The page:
Creative Chemistry: Sylvan Hills Teachers Mix Science with Art
Under a colorful schoolroom ceiling, with a hand-painted periodic table of elements radiating rainbow overhead, close to three dozen high school students hover in groups around laboratory stations. Mr. Johnson’s chemistry class at Sylvan Hills High School in Sherwood, Ark., normally isn’t this crowded. Today, Ms. Brannen’s art students have joined the science students for a lesson on how art and chemistry collide.
“Art interacts with all subject matter,” Brannen says. “For me, science is the most fun, with hands-on learning labs. However, we use many subjects, such as English, history and math.”
For the past two years, Brannen has participated in Thea Foundation’s Arts Reconstruction program, which provides advanced training and materials to visual arts teachers across central Arkansas. Thea Foundation, an Arkansas-based nonprofit that advocates the importance of arts education and helps fund creative materials for classrooms across the state, created its Arts Reconstruction program in 2014 as a way to institute arts programs in schools where they were lacking and augment existing arts programs that needed a boost.
The success of weaving the arts into other core subjects, like Brannen and Johnson’s approach, is backed by research. A 2013 study by the University of Mississippi found that arts integration across subjects increased test scores and “significantly reduced” the achievement gap for economically disadvantaged students. Teaching the arts for arts’ sake is arguably equally important. The National Endowment for the Arts found that young people who are very active in the arts are four times more likely to participate in a math and science fair. According to the Organisation for Economic Co-Operation and Development, arts programs are mandatory in countries that rank among the highest for math and science test scores. Yet arts programs, like visual arts, music and theater, are frequently on the chopping block when school districts trim budgets.
In 2017, Brannen and teachers from five other schools took summer courses in metalworking and hand-built pottery, at the end of which Thea Foundation provided their schools the materials—clay, slab rollers, metal, metalworking tools, chemical compounds, and more—so they could teach those skills within their classrooms.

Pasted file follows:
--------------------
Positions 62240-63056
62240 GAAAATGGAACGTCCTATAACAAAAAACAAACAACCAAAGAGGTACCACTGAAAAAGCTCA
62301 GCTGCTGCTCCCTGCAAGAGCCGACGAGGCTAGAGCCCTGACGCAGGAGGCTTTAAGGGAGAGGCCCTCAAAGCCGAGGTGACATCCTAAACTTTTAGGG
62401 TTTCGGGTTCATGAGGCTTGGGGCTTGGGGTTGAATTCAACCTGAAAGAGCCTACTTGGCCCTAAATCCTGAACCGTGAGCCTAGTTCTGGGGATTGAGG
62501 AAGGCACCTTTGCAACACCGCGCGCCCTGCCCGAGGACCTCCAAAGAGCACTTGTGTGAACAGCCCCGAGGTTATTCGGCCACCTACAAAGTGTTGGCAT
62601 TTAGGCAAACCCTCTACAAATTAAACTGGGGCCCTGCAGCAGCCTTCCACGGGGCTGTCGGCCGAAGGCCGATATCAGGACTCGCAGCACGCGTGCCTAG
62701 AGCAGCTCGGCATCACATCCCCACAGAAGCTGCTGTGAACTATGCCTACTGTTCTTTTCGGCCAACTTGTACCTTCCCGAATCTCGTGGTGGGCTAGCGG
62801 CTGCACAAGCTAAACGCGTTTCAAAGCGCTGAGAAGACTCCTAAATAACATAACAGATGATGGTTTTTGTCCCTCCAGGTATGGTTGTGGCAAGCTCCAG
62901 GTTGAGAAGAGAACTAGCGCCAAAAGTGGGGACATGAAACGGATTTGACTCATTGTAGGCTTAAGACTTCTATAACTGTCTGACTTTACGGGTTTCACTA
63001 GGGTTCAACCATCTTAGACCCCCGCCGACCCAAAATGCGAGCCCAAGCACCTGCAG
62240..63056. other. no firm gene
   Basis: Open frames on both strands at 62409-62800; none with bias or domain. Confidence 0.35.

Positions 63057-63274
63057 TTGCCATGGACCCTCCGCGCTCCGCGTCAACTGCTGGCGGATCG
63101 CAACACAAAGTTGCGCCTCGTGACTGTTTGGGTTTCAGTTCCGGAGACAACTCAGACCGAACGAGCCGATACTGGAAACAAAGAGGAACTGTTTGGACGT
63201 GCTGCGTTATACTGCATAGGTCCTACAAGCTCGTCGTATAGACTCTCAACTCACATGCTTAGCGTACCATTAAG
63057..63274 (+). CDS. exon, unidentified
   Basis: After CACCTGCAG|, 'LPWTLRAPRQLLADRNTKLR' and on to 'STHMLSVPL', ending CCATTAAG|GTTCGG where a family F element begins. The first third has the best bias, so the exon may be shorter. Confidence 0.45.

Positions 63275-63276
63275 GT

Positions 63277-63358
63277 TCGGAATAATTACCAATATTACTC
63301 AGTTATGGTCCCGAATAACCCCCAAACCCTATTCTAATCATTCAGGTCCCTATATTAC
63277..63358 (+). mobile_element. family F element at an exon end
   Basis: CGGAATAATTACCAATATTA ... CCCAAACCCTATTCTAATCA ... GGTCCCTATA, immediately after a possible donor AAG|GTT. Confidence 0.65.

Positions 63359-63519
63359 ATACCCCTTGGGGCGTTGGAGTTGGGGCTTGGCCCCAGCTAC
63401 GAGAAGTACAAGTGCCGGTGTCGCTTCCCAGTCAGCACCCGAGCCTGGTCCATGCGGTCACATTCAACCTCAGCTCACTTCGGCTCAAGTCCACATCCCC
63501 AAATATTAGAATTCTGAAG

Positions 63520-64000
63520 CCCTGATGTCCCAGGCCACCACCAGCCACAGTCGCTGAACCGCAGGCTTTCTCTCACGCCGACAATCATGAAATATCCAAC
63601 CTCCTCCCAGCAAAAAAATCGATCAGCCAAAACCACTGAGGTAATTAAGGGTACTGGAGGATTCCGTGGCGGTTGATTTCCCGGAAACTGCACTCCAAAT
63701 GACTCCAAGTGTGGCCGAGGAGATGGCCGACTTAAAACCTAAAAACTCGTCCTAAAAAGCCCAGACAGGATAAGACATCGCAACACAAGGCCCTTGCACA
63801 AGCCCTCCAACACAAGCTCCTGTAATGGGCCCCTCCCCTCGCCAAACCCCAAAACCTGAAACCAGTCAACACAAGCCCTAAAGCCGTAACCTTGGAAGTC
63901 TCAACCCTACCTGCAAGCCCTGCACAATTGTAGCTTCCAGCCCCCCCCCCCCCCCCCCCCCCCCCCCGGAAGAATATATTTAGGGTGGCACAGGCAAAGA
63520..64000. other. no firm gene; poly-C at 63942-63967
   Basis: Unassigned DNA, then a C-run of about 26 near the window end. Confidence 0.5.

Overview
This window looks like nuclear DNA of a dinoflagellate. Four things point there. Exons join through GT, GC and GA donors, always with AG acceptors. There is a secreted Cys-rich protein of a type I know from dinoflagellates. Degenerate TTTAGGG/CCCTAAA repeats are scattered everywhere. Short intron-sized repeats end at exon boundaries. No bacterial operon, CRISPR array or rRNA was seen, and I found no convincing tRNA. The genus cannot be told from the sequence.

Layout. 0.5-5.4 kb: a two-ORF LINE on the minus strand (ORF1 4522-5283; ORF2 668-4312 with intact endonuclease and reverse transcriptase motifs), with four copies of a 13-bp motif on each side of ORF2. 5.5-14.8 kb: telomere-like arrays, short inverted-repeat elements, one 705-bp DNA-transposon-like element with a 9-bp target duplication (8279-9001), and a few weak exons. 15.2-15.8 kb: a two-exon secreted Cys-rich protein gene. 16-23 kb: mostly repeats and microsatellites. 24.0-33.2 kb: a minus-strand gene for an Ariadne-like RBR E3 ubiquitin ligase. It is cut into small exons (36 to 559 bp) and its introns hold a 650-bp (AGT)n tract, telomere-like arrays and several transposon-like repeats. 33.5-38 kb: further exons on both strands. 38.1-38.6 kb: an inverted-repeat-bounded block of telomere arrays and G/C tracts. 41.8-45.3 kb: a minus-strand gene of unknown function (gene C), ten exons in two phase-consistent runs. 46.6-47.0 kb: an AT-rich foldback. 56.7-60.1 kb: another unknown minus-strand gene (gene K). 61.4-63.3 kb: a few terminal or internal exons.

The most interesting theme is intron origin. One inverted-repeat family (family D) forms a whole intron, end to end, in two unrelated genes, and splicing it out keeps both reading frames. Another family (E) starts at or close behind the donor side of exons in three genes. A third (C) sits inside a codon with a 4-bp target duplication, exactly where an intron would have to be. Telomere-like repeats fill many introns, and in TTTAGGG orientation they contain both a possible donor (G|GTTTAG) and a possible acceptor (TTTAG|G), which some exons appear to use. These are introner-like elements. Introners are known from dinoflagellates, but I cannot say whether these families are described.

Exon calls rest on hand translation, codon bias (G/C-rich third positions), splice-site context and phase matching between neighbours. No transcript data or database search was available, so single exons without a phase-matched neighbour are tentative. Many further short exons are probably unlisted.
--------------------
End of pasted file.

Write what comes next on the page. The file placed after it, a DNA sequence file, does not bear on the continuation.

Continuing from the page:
“Thea has given us resources for crafts that I never thought would be possible,” Brannen says. “Thea has made real world crafts possible for my students. With these crafts projects, students have used problem-solving skills to create unique pieces with the tools they are given. They have also learned how to use specialized equipment to measure, cut, saw and sew their pieces. By engaging in these processes, students can make connections with products they use every day, such as books, paper, coffee mugs, jewelry, etc. Students recognize these items and are able to say, ‘I can make that!’ Students are also able to give their crafts as gifts or sell them at festivals.”
When Brannen had the idea to teach her students to make etched metal keychains, she saw an opportunity to show them a greater appreciation for the science that goes hand-in-hand with this art form, and chemistry teacher Mr. Johnson loved the idea of showing his students how the chemistry they were learning could be applied in real life.
When the teachers combined their classrooms, the whole school buzzed with excitement. Both the journalism and yearbook classes sent photographers to capture the occasion. Art students mingled with science students at each laboratory station, watching their designs imprint on metal within a chemical bath. Ms. Brannen stood on one of the desks to project over the crowd, telling her students which steps to take next. Then, Mr. Johnson explained why little streams of bubbles trickled up from the submerged metal, and how those little bubbles indicated an extremely complex chemical reaction was taking place. Every student seemed to be enthralled.
“I absolutely believe that art strengthens student learning in other subject areas and helps to build their confidence,” Brannen says. “I always tell my students that no one is bad at art; everyone just has a different style or appreciation for art.”
To learn more about Thea Foundation's Arts Reconstruction program or to get your school involved, click here.
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